Research reported in the Archives of Neurology (2010;67(1):39-44) found that stroke patients admitted to hospitals over the weekend are more likely than those who arrive on weekdays to receive the FDA-approved clot-busting therapy intravenous tissue plasminogen activator (tPA).
Abby S. Kazley, PhD, assistant professor of health policy administration, and colleagues at Medical University of South Carolina in Charleston studied nearly 80,000 stroke patients admitted to Virginia hospitals from 1998 to 2006. The researchers found that those arriving on weekends were 20% more likely to receive tPA treatment, which has been shown to reverse the effects of ischemic stroke if given within a time-sensitive window of therapeutic opportunity. However, there was no statistically significant difference in death rates between the two groups.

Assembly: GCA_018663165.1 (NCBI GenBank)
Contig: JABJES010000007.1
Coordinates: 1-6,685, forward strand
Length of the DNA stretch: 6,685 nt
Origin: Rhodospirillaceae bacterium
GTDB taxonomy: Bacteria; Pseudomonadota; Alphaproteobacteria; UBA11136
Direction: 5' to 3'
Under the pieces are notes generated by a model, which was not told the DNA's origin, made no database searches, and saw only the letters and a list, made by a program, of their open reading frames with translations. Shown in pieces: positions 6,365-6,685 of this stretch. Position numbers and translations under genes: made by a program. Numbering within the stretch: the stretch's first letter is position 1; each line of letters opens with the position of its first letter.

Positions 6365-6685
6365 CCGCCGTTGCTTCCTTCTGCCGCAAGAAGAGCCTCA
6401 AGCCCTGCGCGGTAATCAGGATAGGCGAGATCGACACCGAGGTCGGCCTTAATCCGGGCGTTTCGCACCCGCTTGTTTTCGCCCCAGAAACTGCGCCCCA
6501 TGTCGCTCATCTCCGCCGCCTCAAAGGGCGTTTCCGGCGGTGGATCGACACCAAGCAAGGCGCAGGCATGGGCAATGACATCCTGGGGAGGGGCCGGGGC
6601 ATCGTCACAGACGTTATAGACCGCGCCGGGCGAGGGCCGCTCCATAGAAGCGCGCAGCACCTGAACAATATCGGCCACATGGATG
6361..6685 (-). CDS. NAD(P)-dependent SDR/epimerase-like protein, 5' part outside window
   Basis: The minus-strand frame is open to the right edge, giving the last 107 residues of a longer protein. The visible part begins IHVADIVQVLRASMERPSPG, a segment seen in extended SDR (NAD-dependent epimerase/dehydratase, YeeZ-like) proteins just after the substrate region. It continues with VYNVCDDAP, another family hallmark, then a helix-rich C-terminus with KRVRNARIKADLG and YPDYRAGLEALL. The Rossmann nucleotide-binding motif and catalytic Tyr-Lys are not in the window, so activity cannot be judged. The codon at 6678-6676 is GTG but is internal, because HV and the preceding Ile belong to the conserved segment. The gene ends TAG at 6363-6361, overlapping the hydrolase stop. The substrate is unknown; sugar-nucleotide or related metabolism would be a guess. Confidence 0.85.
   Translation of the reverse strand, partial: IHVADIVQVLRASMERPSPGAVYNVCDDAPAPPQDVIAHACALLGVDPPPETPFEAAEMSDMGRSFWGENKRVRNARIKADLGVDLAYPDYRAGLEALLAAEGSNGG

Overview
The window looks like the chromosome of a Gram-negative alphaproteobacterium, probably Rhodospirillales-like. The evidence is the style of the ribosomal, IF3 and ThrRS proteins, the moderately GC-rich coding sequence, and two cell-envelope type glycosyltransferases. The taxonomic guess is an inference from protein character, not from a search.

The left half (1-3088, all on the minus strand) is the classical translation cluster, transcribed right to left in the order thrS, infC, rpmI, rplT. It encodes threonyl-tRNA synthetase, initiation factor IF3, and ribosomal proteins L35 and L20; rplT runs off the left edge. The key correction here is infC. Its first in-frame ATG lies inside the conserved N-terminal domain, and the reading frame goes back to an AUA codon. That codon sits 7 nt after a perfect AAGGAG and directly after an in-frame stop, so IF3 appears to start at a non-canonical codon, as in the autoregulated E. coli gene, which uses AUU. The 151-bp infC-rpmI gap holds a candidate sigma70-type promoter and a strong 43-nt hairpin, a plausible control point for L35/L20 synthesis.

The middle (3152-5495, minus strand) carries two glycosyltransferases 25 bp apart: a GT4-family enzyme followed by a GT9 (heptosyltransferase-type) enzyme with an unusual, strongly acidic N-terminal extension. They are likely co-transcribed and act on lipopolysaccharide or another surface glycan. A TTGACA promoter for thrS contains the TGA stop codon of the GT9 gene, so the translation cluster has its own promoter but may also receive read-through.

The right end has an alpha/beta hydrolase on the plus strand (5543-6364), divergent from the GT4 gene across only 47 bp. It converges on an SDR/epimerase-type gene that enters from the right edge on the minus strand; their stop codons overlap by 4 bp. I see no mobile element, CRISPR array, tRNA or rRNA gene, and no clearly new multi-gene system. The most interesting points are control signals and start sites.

University of Colorado Denver hospitalist Ethan Cumbler, MD (see “Spotlight on Stroke,” The Hospitalist, December 2009, p. 1), says the outcome was counter-intuitive, given prior research documenting limits in weekend hospital care, although lack of competition from elective hospital procedures and reduced road traffic on weekends might have contributed to the result. Stroke treatment benefits from well-designed systems of care that are able to respond quickly to emergent strokes, “especially in Joint Commission-certified primary stroke centers, which are mandated to provide rapid evaluation and response 24 hours a day.” Dr. Cumbler notes, however, that in both groups, stroke patients received the critical treatment only about 1% of the time.
“It’s hard to know what to make of this study,” adds University of California at San Francisco neurohospitalist J. Andrew Josephson, MD. “We know we deliver different care on nights and weekends; in this case not better or worse—just different.”